Where does an idea come from? It’s a debatable question, and one that likely invokes an image of classic cartoons and lightbulbs above heads. In real life, those “eureka!” moments most commonly crop up at unexpected times; you might be in the shower, or taking the garbage out, when suddenly the solution to a problem you’ve been working so desperately to solve, freely presents itself – and you weren’t even thinking about it! This is no modern phenomenon, either. We all know the iconic story of Sir Isaac Newton and the proverbial apple which hit him on the head at just the right moment, so that alas, the beginnings of his theory on gravity was born. What you might not know, however, is that other such instances of lightning strikes of inspiration are documented throughout the history books and span well into the present day. One thing connects these incredible moments of realisation: daydreaming.
In our productivity-obsessed world, “daydreaming” is not a popular concept. After all, who has time to sit with their feet up, lost to the world, while notifications overflow their many digital devices? Our modern culture sees daydreaming as either a luxury or just plain laziness – but in reality, focused daydreaming is a powerful tool of ideation that businesses cannot afford to overlook. If the mind is a machine, daydreaming is the oil that keeps the cogs moving. From writer’s block, to tricky problems, trying to force ideas only tightens everything up; hence pushing forward becomes impossible. Businesses that welcome daydreaming see the value in letting employees get up from their desk so they can spend some time going for a wander or relaxing in a new environment. This space to breathe will be far more effective in producing top ideas and creative solutions to problems than getting someone to force it out through hard work ever could be.
To harness the power of focused daydreaming, you have to make it practical. As nice as looking out the window thinking about dinner might be, it’s unlikely to produce any ground-breaking ideas. Perhaps you’re wondering how then, on occasion, good ideas come to you at random times? The answer lies in the separation of the conscious and unconscious brain. While you’re thinking of other things, your subconscious keeps ticking over in the background. This is where goal-oriented thinking comes in; for daydreaming to be productive, it is key you marry the goals of your two distinct minds. Fuel your brain by doing your homework. Spend some time gathering and processing all the relevant information – remember, you don’t have to do anything with it just yet, you just need to make sure you have good knowledge of all the relevant resources. With your mind full of information, switch off and do something else for 30 to 60 minutes. Have a coffee, go for a walk, doodle, listen to music – whatever it is that suits you, totally remove yourself from the problem for that block of time. When you come back, you’ll likely find that fresh ideas and solutions are suddenly available to you – and if they’re not, try the process again. Take breaks, breathe; the lower the pressure, the more likely you are to actually discover the answer you’re searching for.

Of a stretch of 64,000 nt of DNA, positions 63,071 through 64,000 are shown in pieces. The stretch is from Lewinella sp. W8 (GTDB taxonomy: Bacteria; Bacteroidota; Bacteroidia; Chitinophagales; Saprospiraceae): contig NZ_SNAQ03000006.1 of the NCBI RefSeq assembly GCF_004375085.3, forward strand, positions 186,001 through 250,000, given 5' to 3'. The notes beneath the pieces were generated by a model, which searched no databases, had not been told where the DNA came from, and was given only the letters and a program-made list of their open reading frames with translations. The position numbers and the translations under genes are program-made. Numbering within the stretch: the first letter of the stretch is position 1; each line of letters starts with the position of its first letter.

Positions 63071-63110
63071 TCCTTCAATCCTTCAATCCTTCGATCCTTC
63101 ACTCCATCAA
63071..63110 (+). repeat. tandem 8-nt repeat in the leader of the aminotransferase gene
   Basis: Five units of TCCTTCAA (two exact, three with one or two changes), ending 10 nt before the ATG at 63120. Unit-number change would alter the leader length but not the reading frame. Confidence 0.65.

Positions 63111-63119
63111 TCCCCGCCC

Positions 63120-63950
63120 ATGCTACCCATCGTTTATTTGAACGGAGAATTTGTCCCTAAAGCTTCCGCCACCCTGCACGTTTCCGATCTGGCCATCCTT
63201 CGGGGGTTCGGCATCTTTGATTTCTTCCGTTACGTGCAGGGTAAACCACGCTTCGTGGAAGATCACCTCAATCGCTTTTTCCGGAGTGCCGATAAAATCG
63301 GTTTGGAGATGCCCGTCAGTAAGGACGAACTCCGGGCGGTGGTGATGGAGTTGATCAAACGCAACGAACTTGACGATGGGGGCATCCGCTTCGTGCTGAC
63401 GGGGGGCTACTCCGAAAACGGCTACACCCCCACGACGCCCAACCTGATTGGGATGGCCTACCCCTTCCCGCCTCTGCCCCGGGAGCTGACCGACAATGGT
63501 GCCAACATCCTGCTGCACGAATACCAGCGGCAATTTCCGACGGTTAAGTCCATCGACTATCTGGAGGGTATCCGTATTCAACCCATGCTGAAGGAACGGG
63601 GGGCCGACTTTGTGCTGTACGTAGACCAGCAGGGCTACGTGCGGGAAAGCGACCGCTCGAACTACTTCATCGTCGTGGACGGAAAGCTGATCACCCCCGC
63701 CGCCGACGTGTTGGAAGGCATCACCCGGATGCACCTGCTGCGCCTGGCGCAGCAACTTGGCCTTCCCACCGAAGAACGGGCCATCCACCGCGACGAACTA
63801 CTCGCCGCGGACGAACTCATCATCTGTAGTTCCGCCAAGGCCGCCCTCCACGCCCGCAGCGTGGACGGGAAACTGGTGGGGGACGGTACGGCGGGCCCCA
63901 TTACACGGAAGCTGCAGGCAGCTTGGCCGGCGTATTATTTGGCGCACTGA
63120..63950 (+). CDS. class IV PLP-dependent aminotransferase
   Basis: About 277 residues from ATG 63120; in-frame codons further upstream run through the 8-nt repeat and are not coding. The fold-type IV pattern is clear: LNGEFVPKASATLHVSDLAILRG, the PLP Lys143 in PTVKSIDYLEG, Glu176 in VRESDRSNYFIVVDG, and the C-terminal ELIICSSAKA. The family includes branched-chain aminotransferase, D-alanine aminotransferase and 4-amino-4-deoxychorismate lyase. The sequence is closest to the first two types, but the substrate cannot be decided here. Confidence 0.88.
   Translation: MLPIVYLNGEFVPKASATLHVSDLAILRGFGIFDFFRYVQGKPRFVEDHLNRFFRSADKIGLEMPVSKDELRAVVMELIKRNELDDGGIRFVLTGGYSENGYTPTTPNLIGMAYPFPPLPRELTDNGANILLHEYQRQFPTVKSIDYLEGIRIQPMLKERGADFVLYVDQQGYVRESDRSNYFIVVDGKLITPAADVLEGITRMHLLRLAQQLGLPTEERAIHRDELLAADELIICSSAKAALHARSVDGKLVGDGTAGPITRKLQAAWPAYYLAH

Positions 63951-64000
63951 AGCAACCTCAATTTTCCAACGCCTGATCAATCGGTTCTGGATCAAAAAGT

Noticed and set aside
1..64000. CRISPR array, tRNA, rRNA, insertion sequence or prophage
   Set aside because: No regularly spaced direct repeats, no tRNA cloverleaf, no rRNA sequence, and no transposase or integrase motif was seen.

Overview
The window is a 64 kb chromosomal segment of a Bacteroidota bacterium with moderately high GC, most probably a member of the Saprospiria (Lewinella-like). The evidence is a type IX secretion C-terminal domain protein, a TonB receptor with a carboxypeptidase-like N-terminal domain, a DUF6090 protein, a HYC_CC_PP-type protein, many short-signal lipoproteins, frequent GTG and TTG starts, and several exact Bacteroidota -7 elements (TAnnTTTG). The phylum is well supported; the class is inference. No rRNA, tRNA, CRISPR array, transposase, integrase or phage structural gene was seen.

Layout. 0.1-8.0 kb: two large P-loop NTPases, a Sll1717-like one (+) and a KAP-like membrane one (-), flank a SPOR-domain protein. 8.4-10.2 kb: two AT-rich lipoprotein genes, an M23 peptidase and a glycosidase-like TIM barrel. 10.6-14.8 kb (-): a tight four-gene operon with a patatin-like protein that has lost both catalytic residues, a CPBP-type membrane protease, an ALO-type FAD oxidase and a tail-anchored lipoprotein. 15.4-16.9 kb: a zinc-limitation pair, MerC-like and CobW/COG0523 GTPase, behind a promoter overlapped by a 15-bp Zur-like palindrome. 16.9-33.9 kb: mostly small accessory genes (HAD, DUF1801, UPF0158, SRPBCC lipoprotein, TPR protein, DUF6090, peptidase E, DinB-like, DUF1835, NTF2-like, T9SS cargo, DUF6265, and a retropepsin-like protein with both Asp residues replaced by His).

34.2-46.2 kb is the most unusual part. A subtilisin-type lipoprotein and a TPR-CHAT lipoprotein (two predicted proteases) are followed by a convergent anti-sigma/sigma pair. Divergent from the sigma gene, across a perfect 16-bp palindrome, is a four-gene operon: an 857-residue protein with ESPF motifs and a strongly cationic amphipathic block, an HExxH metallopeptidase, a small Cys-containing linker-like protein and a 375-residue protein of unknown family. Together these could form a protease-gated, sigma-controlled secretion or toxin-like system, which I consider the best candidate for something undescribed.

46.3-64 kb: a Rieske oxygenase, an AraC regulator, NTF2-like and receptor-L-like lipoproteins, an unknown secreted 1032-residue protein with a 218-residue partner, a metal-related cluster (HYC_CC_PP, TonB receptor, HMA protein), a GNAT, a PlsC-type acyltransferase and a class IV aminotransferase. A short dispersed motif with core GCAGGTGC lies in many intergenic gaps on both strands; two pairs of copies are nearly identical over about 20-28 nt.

For the remaining daydream skeptics, just take a look at some of the world’s most prominent geniuses and artists. Einstein credits daydreaming – or what he called his ‘thought experiments’ – with some of his greatest achievements, having apparently come up with his theory of relativity whilst imagining the journey he’d take sitting on a beam of light. The composer Mozart would daydream about music while on walks through the tranquil countryside, allowing the sounds of nature to become the foundation of his later compositions. Thomas Edison had an unusual technique wherein he’d hold ball bearings whilst relaxing, as he began to fall asleep, he’d drop the balls thus waking himself up so he could note down any ideas that came to him. The list of daydream advocates is long and embellished with innovators, but there is only one way you can prove the power of daydreaming in business to yourself and colleagues: that is to try it. So wise up, walk away, and discover what new and inventive solutions come to you whilst thinking of other things – so you can finally achieve that “Eureka!” moment.
About the Author
Chris Griffiths, author of The Creative Thinking Handbook: Your Step-By-Step Guide To Problem Solving In Business, is founder and CEO of OpenGenius. Griffiths has helped thousands of people worldwide drive business growth using highly practical innovation processes, including teams and individuals from Fortune 500 and FTSE 100 companies, the United Nations, governments, the European Commission and Nobel Laureates. He is a pioneer in combining creative thinking strategies with technology to enhance productivity and is behind the iMindMap and DropTask apps, now utilized by over two million people worldwide.